There is a psalm imbedded in part of Israel’s history, which begins with the major theme. We must keep this theme in mind to see the power of it. “I will call on the Lord, who is worthy to be praised: so shall I be saved from mine enemies” (2 Sam. 22:4).
And when he (the Lord) had removed him (Saul), he raised up unto them David to be their king; to whom also he gave testimony, and said, I have found David the son of Jesse, a man after mine own heart, which shall fulfil all my will (Acts 13:22). See also: 1 Sam. 13:14; 2 Sam. 2:4; 1 Kings 15:5.
What is the history of David and Bathsheba? For a moment, consider some of the background of their situation. We read in 2 Samuel 3 and 2 Samuel 4 that Saul’s son, Ishbosheth, who began to reign over Israel after Saul’s death, has been murdered by two captains of his own guard. In 2 Samuel 5:1-3, David is crowned king over Israel, and by this time he is in the prime of his life, only 37 or so years old (2 Sam. 5:3-5). After battle with the Philistines (2 Sam. 5: 17-25), David was able to recover the Ark Of The Covenant which had been captured when Samuel was young, and to bring it back to Jerusalem with great rejoicing (1 Sam. 4:11; 2 Sam. 6:6-7; 2 Sam. 6:12-17). He loved the Lord enough to desire to build a house for Him, but was told that his son would build it instead (2 Sam. 7:12-13; 1 Chron. 28:6). The Lord was with him to secure his throne and give him victory over all his enemies (2 Sam. 8:1-18). (See verses 14-18, and also chapter 10). These are long readings, but vital for understanding King David’s temptation.
Then read 2 Sam. 11:2-27. David’s is the sad account of a temptation during an era when God’s people had not been guaranteed a way of escape (1 Cor. 10:13). We are not told why King David did not go to battle with his army, but we know he did not (2 Sam. 11:1). After running from Saul for approximately ten years, he may have been weary and felt the need of a rest. We can only glean bits and pieces of the rough introduction to his new position as king over both Judah and Israel. Some had not learned to trust him yet, so his kindnesses to them had been spurned (2 Sam. 10). The fact remains: David was at home, rose from his bed and walked on his roof-top during the evening. He was now king of the whole nation of Israel and his power and authority established, but he fell into a great temptation.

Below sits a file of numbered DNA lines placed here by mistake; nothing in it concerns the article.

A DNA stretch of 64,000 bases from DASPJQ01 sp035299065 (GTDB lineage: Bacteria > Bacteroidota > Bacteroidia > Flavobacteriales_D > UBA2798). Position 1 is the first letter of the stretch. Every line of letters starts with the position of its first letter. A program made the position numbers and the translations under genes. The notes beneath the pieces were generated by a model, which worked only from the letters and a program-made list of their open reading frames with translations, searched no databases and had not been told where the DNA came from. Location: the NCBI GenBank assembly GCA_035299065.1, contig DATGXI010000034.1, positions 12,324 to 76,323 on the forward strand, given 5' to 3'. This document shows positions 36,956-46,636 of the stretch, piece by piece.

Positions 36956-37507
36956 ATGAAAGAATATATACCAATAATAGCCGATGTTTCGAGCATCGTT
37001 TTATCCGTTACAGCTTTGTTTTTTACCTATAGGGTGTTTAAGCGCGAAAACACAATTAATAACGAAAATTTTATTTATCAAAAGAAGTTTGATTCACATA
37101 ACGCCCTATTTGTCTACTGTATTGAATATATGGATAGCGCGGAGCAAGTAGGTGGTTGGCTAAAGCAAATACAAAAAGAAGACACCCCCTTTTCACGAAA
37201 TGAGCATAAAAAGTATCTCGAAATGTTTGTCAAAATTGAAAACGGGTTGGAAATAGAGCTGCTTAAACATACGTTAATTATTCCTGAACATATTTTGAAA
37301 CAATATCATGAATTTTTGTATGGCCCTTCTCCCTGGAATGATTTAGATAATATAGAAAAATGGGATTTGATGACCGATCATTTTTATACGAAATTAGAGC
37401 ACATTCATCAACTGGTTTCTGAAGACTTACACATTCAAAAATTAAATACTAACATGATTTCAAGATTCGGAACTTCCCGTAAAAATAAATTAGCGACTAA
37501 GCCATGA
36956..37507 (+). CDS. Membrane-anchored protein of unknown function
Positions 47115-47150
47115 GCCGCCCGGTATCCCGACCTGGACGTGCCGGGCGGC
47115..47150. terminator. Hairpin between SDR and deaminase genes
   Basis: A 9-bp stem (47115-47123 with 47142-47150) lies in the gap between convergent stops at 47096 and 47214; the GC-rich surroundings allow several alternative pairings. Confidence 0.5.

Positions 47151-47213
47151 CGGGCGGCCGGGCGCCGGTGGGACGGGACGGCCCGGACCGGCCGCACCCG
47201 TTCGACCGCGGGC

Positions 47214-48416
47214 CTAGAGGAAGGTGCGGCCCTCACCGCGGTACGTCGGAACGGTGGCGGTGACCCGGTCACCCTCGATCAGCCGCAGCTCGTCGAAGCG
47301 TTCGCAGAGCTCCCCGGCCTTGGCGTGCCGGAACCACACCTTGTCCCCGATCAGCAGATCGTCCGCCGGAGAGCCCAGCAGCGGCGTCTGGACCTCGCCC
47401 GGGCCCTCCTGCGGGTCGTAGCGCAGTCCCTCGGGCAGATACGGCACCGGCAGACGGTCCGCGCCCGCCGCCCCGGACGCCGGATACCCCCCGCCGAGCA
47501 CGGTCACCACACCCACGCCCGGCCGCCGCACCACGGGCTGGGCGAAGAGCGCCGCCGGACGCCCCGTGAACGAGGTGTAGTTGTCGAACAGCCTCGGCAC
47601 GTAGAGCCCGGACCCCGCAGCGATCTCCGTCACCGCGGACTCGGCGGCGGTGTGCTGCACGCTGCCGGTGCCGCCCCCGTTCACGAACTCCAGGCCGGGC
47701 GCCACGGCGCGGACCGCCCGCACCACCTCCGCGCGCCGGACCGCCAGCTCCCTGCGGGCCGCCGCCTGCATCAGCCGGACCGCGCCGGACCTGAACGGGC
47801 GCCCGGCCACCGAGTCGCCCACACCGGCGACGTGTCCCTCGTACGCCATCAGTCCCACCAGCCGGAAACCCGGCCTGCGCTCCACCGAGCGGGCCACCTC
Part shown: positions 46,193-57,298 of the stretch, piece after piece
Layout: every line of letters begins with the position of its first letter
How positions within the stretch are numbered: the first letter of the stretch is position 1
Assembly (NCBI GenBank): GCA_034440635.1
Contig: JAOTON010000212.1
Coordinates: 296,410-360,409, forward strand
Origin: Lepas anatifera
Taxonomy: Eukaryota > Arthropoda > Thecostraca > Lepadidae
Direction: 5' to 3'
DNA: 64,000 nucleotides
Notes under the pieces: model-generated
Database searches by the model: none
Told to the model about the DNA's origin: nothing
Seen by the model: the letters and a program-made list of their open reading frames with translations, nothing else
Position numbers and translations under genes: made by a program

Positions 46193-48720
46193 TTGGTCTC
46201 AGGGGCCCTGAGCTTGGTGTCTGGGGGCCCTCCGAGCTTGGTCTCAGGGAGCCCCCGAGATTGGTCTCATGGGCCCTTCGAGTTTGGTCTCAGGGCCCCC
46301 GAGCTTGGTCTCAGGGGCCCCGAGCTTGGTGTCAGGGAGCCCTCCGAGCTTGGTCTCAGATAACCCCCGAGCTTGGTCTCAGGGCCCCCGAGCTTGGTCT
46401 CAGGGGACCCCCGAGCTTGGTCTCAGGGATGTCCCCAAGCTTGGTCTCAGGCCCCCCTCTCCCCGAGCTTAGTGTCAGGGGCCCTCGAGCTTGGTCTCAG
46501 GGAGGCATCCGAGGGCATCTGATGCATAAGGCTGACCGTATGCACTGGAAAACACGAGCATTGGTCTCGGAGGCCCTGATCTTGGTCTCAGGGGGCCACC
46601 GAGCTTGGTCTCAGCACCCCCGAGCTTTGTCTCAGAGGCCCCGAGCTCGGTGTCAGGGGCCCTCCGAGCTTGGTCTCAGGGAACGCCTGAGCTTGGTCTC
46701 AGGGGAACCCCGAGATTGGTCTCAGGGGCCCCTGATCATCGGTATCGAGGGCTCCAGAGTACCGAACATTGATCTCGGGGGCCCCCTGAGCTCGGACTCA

Consider that David had already inherited or was given his wives (2 Sam. 12:7-8), but seeing Bathsheba brought a new temptation to call a very beautiful woman to himself. He coveted her and sent for her. As the king, he had every right to choose who would serve him in any capacity, but Bathsheba belonged to a warrior in David’s army (2 Sam. 11:3-4). When David called her, it was approximately seven days after her “flowers” had passed and she had been purified according to the Law (Lev. 12:2-5; Lev. 15:19-28; Lev. 15:30-33). Conception took place immediately. We are not told why David did not confess his sin, or why he determined to conceal it with a murder which could look like a normal battle event, but he did.
As we have seen, 2 Samuel 11 gives the details. We are left to wonder how and why such an egregious sin could tempt a man who had overcome so many other temptations (1 Kings 15:5). Even when he almost took vengeance against Nabal, the Lord saved him by the counsel of Abigail and he was spared (1 Sam. 25).